Prop 65 also does not limit in any way either the types or amounts of chemicals that can be put into a product, as long as the warning is given. Nor does the warning have to disclose the kinds or amounts of chemicals in the product. If the regulatory “safe harbor” warning is given, then the seller is deemed to have complied with the law. Businesses with less than 10 employees, and products that are within certain “safe harbor” limits, described further below, are exempt from the warning requirements.
Who enforces Prop 65?
Prop 65 actions can be brought by the California Attorney General or certain other public authorities, or by anyone who chooses to bring suit “in the public interest”. Over the years, a number of “professional plaintiffs” have brought Prop 65 lawsuits, the vast majority of which are settled. In 2010 private plaintiffs settled 187 lawsuits for amounts totaling nearly $14 million. One Prop 65 plaintiff filed hundreds of such suits against dietary supplement manufacturers in 2009-2010. Most were settled for significant sums, which could then be used to finance more lawsuits.
Why not just fight Prop 65 lawsuits?
Prop 65 puts almost all of the burden of proof on manufacturers. For example, instead of requiring a plaintiff to show that the warning is required, the manufacturer is required to show that the warning is NOT required. In addition, the law requires the business to prove prove that any listed chemical in the product is “naturally occurring”, meaning that it may not be man-made in origin, even if the process that got it into the plant is as natural as rain and plant transpiration.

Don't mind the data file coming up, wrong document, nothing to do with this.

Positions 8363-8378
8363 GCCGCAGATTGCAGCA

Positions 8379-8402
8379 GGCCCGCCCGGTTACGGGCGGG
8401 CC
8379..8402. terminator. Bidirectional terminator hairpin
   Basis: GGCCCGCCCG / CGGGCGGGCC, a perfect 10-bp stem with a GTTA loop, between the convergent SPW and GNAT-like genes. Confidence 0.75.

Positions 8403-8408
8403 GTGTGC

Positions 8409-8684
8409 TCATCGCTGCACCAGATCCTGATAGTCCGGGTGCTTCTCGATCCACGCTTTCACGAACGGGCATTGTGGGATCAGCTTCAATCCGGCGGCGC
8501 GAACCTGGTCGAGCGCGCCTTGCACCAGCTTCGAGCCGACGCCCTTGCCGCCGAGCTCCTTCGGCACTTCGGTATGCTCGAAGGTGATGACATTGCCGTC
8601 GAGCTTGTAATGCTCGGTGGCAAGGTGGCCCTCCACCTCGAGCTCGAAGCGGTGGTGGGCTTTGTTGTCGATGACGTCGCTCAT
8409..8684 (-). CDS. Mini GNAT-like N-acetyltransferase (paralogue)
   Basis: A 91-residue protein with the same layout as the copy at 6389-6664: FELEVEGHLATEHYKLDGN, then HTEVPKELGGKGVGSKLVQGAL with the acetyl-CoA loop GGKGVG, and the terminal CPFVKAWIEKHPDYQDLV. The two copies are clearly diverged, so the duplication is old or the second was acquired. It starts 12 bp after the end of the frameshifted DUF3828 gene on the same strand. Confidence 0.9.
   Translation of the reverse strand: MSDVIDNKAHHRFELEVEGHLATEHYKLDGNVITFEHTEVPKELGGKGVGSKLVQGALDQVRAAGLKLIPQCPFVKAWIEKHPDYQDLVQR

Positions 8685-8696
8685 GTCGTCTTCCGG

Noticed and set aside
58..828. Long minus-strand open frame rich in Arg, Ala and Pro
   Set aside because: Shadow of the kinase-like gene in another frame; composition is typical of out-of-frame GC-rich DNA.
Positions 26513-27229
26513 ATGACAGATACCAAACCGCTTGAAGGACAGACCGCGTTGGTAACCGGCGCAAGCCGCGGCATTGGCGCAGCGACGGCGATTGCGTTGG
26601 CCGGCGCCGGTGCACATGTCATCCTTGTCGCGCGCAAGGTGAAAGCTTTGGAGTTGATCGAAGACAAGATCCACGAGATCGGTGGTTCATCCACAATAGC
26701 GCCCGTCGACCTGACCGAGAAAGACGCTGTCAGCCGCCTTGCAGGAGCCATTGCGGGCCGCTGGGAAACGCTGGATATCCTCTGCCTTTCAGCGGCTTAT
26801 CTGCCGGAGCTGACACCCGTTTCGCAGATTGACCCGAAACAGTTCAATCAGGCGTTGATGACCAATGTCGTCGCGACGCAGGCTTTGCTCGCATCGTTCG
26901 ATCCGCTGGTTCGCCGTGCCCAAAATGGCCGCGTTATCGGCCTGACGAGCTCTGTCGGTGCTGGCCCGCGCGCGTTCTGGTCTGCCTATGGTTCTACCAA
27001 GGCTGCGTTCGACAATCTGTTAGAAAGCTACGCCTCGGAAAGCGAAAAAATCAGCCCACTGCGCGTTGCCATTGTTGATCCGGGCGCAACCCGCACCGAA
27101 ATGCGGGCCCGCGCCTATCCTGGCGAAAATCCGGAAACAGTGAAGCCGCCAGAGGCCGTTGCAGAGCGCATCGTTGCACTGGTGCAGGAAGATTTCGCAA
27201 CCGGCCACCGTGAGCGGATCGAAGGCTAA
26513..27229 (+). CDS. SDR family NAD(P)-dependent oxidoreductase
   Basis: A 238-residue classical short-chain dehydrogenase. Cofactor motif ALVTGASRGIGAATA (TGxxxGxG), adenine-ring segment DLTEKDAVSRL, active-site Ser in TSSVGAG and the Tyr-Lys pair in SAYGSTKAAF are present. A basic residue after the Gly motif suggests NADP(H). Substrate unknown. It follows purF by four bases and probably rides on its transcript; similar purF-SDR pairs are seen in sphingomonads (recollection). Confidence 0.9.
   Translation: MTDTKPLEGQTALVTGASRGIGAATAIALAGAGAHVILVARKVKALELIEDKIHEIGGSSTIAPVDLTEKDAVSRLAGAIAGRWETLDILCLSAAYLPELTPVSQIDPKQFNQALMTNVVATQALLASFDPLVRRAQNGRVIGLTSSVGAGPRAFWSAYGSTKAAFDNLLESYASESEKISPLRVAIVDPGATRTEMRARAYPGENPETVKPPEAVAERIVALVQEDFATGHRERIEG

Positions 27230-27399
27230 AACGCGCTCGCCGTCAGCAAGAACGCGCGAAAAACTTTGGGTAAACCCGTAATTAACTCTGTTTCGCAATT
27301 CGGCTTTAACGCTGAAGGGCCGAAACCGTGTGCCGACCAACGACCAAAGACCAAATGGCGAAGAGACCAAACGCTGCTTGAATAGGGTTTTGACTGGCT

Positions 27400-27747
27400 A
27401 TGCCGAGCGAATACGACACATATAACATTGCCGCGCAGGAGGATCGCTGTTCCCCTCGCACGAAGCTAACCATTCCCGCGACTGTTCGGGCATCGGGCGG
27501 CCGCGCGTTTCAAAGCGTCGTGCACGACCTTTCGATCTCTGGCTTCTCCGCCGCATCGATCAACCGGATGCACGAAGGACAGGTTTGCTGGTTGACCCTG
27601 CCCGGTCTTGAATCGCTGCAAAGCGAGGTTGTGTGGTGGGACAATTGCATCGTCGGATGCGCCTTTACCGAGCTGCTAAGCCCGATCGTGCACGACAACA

For lead in soil, this burden is impossible to meet: most lead in superfoods is of man-made origin, even when deposited by rain in the pristine forest lands where wild-crafted and organic-certified foods are grown. Under Prop 65, farmers (and manufacturers of herbal products) are responsible for man-made pollutants in the water, soil or air, no matter who originally caused them. If the manufacturer’s defense is not successful, Prop 65 imposes a heavy penalty on the business for failure to warn, which increases for every day that the warning is not given, and the business is also required to pay the successful party’s costs and legal fees.
Even if the manufacturer wins, he still has to pay his own legal fees, which are significant, and which by law he cannot recover from the for-profit law firm who brought the suit. Although in the past the State of California has taken some action to curb abusive litigation, it has an interest in ensuring that enforcement actions are filed. Because of these lopsided rules, the manufacturer has everything to lose and almost nothing to gain by going to trial, so almost all Prop 65 cases are settled for substantial sums, whether the manufacturer actually did anything wrong or not.
Great Overview on Heavy Metal Hysteria:
Naturally occurring lead in soil:
Heavy metals in common foods:
Prop 65 Extortion Payouts